Five months ago, in April, I decided to take a weekly, literary stroll through the streets of the heart of this city, in the districts of Emiliano Zapata (“Old Town” ) and in El Centro. I have now arrived at the northernmost boundary, Calle 31 de Octubre, which is anchored at the Malecon by the Rosita Hotel; one of the historical landmarks of Puerto Vallarta.
The Rosita was built seventy years ago in 1948, when the population of P.V. was just over 10,000, by Salvador Gonzalez Gutierrez. To start with the hotel had only 12 rooms, furnished with one or two beds, a chair and a small dresser with mirror and bathroom. In those days there was no electricity in the village, so at check-in each guest was provided with a lamp to take to their room. Each room also had a 50 gallon drum of water with a spigot for washing. Now the Rosita has over one hundred rooms, a pool, air conditioning and free wi-fi and is celebrating its 70th anniversary. Many Congratulations to a very successful family business!!
Three blocks east of the Rosita is Woolworths, another landmark and an important bus stop for those travelling north of the downtown area. Another two blocks to the east and a climb up some stairs brings us to the Barcelona Tapas Restaurant, with its superb view of the city and the bay and the best sangrias in town.
Now, back to history. According to the magazine PDI Now! “On October 31, 1886, the ranch of Las Peñas belonging to the Municipality of Talpa de Allende was given official political and judicial standing when Decree No. 210 was passed by the State Congress. Today, an important street of our city (31 de Octubre) is named after this important date.”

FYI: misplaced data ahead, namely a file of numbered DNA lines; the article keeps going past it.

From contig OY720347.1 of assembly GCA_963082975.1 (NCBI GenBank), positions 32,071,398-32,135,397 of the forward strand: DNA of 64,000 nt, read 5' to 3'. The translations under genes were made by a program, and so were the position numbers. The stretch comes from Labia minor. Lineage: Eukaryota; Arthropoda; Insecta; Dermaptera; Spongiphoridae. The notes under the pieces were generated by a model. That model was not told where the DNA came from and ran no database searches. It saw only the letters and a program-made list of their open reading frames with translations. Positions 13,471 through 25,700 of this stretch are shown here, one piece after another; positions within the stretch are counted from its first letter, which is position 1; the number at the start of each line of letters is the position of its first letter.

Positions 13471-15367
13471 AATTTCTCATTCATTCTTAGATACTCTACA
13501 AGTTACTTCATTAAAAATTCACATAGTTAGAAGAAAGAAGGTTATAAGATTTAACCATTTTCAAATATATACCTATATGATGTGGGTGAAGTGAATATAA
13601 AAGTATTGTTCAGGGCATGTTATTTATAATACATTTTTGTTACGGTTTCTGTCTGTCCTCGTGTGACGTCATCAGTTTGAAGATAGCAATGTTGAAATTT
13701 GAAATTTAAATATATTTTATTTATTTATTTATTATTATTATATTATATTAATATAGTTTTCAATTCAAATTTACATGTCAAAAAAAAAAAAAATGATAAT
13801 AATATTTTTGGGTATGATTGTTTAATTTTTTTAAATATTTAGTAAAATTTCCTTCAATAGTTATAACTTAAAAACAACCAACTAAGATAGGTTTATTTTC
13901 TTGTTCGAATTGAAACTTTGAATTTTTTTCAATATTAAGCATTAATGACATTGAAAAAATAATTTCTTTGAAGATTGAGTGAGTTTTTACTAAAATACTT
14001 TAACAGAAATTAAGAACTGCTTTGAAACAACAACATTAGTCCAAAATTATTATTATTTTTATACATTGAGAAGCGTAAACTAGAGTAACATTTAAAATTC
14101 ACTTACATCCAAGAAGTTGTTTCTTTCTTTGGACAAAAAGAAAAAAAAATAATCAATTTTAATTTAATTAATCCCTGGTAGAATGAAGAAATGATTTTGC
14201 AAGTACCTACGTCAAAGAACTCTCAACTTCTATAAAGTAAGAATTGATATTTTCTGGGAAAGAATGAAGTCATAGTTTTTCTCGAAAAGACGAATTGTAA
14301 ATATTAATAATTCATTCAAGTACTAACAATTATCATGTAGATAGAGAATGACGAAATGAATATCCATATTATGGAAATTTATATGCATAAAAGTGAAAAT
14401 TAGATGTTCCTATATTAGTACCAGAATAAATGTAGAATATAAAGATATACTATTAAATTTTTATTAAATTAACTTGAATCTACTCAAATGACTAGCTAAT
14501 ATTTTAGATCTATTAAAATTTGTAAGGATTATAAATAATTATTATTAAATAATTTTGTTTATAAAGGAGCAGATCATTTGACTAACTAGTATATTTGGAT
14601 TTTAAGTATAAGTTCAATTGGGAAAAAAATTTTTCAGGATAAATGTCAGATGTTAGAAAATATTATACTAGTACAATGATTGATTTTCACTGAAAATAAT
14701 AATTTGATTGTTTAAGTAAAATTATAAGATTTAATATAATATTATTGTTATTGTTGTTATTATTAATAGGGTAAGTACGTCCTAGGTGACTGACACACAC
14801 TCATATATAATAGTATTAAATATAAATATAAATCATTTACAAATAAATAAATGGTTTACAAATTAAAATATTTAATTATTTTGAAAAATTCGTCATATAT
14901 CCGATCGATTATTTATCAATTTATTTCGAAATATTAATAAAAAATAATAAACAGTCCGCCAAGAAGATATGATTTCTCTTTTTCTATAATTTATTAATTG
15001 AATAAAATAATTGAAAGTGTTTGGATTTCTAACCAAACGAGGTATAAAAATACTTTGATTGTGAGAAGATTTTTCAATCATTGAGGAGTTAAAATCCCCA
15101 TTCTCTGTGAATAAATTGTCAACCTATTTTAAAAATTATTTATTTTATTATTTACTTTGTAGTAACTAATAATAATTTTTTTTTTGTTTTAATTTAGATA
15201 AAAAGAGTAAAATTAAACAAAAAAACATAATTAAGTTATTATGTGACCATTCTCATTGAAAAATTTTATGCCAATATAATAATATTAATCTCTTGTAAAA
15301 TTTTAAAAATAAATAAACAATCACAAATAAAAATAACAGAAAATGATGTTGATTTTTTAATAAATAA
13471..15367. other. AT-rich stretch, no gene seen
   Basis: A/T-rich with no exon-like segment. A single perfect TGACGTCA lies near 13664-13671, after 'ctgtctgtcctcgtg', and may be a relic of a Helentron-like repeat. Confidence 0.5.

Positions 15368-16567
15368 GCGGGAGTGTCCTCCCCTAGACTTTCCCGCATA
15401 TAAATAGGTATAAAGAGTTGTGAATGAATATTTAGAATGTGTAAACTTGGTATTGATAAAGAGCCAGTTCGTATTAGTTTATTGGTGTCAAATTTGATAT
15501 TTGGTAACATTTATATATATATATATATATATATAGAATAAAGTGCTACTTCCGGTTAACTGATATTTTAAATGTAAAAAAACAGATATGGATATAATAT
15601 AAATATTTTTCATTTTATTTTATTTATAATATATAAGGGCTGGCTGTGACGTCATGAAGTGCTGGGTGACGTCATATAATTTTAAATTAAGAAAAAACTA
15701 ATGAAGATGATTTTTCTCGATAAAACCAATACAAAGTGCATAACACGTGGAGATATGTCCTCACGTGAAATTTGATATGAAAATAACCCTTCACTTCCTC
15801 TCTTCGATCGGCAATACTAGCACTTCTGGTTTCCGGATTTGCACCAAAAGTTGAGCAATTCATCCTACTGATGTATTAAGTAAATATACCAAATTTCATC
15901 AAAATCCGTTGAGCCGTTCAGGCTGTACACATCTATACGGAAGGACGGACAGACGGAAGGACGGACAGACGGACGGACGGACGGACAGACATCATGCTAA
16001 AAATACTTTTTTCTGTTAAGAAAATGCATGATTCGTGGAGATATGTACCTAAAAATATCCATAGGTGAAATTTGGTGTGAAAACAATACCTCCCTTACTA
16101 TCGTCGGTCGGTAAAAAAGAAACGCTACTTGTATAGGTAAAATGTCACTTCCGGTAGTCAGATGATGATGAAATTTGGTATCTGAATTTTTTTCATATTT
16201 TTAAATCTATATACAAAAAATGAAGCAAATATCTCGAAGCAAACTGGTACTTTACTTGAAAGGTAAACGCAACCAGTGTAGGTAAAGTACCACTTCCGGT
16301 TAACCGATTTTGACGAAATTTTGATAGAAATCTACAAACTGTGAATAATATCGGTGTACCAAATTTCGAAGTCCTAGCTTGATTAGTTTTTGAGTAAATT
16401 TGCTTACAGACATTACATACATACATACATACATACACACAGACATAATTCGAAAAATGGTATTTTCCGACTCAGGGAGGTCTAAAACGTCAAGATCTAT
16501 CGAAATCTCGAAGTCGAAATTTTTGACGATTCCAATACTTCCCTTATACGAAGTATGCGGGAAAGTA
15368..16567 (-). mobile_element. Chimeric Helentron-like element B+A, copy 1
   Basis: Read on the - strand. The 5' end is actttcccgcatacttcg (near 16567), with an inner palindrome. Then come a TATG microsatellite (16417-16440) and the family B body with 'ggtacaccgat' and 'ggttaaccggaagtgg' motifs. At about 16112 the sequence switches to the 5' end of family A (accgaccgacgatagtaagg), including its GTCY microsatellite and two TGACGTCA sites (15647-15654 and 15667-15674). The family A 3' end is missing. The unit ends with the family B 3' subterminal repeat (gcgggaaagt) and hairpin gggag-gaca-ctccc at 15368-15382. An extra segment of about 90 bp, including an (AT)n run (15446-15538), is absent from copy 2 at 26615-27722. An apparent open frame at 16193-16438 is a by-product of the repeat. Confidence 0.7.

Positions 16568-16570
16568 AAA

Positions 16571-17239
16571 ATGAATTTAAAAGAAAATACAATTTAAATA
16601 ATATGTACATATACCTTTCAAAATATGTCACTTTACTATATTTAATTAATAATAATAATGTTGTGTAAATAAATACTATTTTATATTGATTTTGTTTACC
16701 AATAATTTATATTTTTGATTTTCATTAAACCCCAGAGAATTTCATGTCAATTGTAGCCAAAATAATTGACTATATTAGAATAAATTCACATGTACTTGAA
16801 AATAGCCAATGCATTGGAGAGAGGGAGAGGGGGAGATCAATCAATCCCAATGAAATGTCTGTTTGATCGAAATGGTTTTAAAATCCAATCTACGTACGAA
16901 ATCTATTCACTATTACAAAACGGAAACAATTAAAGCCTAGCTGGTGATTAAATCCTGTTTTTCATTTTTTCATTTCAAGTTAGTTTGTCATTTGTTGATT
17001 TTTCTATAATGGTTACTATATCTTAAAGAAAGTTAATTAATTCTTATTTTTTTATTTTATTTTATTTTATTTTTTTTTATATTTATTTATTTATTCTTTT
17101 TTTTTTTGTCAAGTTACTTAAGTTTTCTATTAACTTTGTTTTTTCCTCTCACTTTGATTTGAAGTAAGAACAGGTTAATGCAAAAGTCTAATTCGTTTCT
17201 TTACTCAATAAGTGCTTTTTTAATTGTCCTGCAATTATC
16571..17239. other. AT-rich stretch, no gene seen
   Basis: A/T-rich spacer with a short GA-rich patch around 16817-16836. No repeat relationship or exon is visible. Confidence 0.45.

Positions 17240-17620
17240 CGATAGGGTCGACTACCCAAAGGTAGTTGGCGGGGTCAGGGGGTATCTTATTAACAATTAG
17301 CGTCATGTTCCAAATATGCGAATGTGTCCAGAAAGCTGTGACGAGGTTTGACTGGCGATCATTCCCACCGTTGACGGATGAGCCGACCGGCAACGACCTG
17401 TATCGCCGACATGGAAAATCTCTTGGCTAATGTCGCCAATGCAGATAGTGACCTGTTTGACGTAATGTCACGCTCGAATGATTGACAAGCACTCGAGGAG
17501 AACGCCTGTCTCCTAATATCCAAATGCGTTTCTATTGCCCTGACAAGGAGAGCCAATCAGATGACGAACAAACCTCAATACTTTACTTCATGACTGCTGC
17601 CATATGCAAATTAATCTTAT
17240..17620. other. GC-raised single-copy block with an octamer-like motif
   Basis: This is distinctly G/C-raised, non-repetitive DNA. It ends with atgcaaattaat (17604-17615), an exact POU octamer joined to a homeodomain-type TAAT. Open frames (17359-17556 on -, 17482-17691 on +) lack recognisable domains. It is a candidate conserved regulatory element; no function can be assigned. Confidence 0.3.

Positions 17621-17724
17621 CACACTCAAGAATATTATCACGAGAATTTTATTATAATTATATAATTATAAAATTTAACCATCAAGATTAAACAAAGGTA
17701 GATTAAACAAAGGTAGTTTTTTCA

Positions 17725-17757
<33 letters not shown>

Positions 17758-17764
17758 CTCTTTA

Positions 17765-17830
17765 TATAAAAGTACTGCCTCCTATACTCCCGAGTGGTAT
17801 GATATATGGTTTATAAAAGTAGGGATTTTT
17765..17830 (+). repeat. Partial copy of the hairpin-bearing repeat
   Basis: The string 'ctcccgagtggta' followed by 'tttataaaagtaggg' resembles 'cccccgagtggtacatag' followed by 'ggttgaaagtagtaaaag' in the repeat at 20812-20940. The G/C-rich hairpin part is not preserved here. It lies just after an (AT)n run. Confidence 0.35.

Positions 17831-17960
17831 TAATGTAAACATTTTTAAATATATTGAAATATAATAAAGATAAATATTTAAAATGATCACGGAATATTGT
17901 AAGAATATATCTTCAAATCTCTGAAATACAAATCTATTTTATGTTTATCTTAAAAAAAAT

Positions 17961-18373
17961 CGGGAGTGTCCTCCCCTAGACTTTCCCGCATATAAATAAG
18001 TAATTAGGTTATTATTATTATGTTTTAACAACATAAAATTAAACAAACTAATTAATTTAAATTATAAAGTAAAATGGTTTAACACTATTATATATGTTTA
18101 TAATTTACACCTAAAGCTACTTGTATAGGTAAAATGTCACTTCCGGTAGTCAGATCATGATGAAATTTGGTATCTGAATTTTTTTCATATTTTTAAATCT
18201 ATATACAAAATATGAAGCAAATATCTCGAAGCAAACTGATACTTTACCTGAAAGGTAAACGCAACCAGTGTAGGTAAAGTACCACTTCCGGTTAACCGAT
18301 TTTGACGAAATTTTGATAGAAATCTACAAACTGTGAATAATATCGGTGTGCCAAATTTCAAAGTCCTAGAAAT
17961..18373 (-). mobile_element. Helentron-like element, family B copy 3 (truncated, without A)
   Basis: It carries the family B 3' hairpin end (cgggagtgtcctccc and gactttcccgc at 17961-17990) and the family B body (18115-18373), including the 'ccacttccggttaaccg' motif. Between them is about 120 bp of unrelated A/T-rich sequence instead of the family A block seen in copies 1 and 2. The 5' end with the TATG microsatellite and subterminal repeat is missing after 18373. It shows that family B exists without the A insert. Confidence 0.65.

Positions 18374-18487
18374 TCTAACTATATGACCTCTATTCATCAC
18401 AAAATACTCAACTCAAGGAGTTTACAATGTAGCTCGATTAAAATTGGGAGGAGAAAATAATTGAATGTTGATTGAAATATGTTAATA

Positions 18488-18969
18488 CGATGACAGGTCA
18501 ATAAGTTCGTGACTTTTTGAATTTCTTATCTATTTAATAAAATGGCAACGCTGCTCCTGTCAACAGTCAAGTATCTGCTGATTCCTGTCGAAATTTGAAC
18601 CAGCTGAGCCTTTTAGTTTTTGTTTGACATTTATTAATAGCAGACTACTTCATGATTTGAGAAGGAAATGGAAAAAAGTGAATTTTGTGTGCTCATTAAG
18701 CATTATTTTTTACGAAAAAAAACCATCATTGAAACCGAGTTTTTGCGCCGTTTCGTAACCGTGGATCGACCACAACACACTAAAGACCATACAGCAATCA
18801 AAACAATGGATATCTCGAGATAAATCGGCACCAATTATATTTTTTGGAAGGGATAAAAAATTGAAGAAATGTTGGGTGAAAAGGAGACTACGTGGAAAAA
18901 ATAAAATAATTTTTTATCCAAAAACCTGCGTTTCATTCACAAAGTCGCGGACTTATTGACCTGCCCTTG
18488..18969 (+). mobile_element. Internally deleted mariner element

31st October is also a date of multi-cultural importance. Aztec, Spanish and Celtic cultures held celebrations of lives past on that date. Netzahualcóyotl, an Aztec warrior, architect, poet and ruler of Texcoco penned an appropriate poem about our short stay here on earth….
I, Netzahulacóyotl, ask this.
Do we really live with roots on earth?
Only for an instant do we endure.
Even jade will shatter,
even gold will crush,
even quetzal plumes will tear.
One does not live forever on this earth:
only for an instant do we endure.
The Aztec Festival of the Dead was originally a two-month celebration to celebrate the fall harvest and figures of “death” were personified as well as honoured. The festival was presided over by Mictlán, Goddess of the Dead and the Underworld. In the preColumbian belief system, Mictlán was not dark or macabre, but rather a calm and peaceful goddess who helped souls rest until the days of visiting the living arrived.
Our ancestors accepted that they and their loved ones would die sooner or later and, from ancient times, honoured their memories. They believed that the dead would be insulted by mourning or sadness, so, even now, Dia de los Muertos celebrates the lives of the deceased with food, drink, parties, and activities the dead enjoyed in life. On Dia de los Muertos, the dead become a part of the family and community, awakened from their eternal sleep to share celebrations with their loved ones.
In Europe, the ancient Celts marked this as one of their most important annual festivals. “Samhain” commenced on October 31st and ushered in the Celtic New Year on November 1st. The Celts experienced this as a transitional period when the normally strict boundaries between the worlds of the living and the dead became blurred. On the eve of Samhain, they believed the veil between the two realms was the most transparent, allowing the spirits of those who have died to return to visit earth.
“Hallow” is an old word meaning “saint” and “All Saints Day” is celebrated by Christians on 1st November when they remember the saints, “All Souls Day”, on 2nd November, is set aside to remember everyone else who has died and the whole three day celebration starts on 31st October, on “Halloween” or All-Hallows- eve.
Why we don’t have streets named after the first and second of November is just another one of the mysteries of life. Next week we will be walking east from the Malecon and looking at more streets named after Mexican heroes and starting with Gustavo Ordaz Diaz.